Life is hard, but there is beauty in the struggle. And there is so much beauty in Drug for the Modern Age, the sophomore album from Nashville-based Kopecky.
Unafraid of tackling heavy topics like addiction, love of self, and distractions from things that matter most, Kopecky's latest effort manages to address the need we all have for connection while simultaneously offering beautifully intimate lyrics that inevitably can't help but form a connection with listeners.
I had the opportunity to ask Gabe Simon (vocalist/guitarist) about his take on the new album... the symbolism, the songs, and the filming of their crazy fun video for "Quarterback."
The Reel Spin: The title for your new album, Drug for the Modern Age... is so rich in symbolism. It's also the title for one of the standout tracks on the album... which came first the album title or the song?
Gabe Simon: The track actually, which in itself is a cool story. It was a song I had thrown to the wayside, thinking it seemed a little esoteric. I had sent it to Steven [Holmes] one night, and he hit me back quickly saying he loved it. I had never realized how much it resonated with him till he sent me lyrics for the 3rd and 4th verses of the song. Coincidentally, this was the same time that Steven had ventured back to SC for drug rehabilitation with his family. His personal story threaded into what much of the record was trying to address... addiction, the struggle with self love and worth, distractions from the most important things in life, and the key element of love (friendship, familial, intimate) as a purifying and reconstructive tool for the lonely and hurt. With that all in mind, "Drug for the Modern Age" seemed the perfect image and title.
TRS: One of my favorite songs on the album is "Better Luck Next Time" -- especially the ending... it's so quiet and honest. How did the song come to be?
Simon: Love hearing that! It's one of my favorites as well. The song actually is a bit of a Frankenstein. The verses and pre-chorus were written by Kelsey [Kopecky], Konrad [Snyder] (our producer) and myself while just messing around in the studio one day. It just seemed to be one of those songs that never left our minds. The chorus was actually another song I had written with a dear friend named Trent Dabbs, so when I say Frankenstein I mean it. When we finally got into the studio, we tracked the song out two totally different ways, both of which we all hated! It was a guitar part that Corey [Oxendine] ended up playing that saved everything, you can hear it on the verse. So we deleted everything and built the song around that and the vocal melodies. It just turned into something totally raw and organic that we never could [have] just forced into submission. The same could be said of the bridge. I had an acoustic in my hand, and I shouted to Konrad to hit record. It was the first thing that came to mind, just felt right. I imagined it bigger, but the band loved how we dropped to this completely vulnerable moment. So, the scratch guitar became the moment the song needed. That is what music is all about.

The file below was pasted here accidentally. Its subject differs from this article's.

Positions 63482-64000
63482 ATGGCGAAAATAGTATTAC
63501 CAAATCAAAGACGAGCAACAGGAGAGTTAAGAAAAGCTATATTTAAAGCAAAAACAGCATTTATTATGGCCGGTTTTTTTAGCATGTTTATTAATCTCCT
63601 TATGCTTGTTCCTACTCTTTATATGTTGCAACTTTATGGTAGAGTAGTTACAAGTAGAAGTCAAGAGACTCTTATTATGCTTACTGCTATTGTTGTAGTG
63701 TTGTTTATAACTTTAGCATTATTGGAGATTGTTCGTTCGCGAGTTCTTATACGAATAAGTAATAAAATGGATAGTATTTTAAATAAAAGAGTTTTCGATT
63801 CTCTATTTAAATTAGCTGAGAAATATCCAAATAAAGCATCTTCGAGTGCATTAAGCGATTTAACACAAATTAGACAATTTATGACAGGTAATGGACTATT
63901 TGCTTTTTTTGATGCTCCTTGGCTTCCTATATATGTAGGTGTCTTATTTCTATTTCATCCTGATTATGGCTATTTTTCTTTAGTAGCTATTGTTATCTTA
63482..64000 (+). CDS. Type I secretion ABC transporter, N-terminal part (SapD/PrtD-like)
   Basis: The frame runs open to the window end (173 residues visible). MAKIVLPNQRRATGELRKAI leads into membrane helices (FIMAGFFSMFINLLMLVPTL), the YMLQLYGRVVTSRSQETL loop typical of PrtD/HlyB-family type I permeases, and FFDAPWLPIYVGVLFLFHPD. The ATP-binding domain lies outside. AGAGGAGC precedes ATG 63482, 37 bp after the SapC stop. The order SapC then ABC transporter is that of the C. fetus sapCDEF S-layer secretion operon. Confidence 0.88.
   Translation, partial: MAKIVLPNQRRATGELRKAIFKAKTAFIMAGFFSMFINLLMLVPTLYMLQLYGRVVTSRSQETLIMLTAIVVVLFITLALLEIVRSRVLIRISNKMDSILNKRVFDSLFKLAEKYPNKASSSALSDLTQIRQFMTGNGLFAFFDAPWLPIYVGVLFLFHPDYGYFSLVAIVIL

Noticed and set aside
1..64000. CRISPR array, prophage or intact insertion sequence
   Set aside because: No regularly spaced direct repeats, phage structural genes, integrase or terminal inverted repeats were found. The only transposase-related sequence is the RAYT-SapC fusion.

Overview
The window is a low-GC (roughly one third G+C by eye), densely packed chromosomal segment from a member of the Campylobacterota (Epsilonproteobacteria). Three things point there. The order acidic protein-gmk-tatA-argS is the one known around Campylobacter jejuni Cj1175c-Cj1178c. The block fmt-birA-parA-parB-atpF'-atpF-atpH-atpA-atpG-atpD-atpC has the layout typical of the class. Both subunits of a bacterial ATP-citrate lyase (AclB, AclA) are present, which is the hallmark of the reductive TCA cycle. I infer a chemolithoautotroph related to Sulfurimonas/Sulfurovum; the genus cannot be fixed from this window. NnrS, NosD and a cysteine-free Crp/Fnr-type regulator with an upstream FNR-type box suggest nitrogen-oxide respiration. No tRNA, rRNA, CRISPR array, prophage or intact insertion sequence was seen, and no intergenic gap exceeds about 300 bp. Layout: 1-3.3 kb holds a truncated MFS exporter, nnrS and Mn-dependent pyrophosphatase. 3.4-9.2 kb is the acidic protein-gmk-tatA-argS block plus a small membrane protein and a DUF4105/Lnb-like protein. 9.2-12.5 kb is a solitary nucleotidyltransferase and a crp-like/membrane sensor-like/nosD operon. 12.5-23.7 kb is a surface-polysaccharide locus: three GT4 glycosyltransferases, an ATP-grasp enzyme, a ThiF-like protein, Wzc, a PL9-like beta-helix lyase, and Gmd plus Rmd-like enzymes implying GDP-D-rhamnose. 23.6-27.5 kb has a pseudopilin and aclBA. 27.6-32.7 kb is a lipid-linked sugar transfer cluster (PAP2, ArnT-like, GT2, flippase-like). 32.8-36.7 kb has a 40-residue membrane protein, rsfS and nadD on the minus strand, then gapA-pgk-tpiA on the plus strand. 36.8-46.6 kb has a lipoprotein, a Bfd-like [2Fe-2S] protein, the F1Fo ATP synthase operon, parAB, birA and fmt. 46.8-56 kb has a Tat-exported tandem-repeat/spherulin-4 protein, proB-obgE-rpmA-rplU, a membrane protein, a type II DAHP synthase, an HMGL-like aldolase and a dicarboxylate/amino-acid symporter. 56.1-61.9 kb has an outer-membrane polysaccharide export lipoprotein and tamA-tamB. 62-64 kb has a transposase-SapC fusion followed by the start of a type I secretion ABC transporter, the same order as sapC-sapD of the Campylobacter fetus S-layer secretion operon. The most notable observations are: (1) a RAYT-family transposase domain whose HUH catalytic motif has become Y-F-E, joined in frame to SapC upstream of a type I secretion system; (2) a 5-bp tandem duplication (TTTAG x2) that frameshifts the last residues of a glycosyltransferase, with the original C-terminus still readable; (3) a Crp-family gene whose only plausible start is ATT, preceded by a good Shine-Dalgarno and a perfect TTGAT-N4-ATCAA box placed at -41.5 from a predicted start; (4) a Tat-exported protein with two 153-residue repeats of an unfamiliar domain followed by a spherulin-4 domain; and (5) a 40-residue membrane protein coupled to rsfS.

TRS: The video for "Quarterback," just like the song itself, is so much fun. Do you enjoy the creative expression of filming videos?
Simon: Yes! It's a completely different side of the creative process, because it's a third party perspective of something you've created, thus it's an original idea. For us it was all about being who we are, not trying to act too cool for school or put on a mask. The director, Jeff Venable, was someone whose ideas we trusted completely. So it was all about relaxing and letting him take the wheel.
TRS: What is the song selection process like when it comes down to figuring out which songs will make the cut for a new album? Is it difficult to narrow down or is it a matter of which songs ultimately work best together?
Simon: Well, for us, it was a bit of a unique process. We did a blind vote. We had 30 songs in contention for the record. We all emailed our producer individually and tallied which songs we felt needed to be on the record. The goal was to pick 8 and then use the last four spots for what we felt the record needed as that glue. It was a hugely successful way to allow for every member to be heard equally. The glue ended up being "Better Luck," "Closed Doors," "Thrill," and "Drug for the Modern Age." So that space for the record emotion was hugely important. All that being said, there were still songs that we loved that didn't make the process. We play one, "Drive," live quite often cuz we love it so much but just couldn't get it right in the studio. We don't really love to force things, it needs to be completely natural and from the heart. If it's not, then it doesn't deserve a spot in a 44 minute musical window.
TRS: You guys are currently on the road touring. Are you enjoying the fan response to all the new songs?
Simon: It's been pretty great so far! Folks go nuts over songs like "Talk to Me" and "Quarterback." I think one of the biggest surprises was "Burnin'." We thought it would maybe be too heavy, but it's ended up being one of those songs where everyone just starts moving in this very trance-like way. That was the goal but we never imagined it would work so well. In regards to fun stories, I totally bit it the other [week] at BottleRock in Napa after slipping on champagne that I had shot into the audience... That was funny. Like slow motion. Falling on my face. Priceless.
For more on Kopecky:
Website - kopeckymusic.com
Facebook - facebook.com/kopeckymusic
Twitter - @KOPECKYmusic
Interview by Pamela Thomas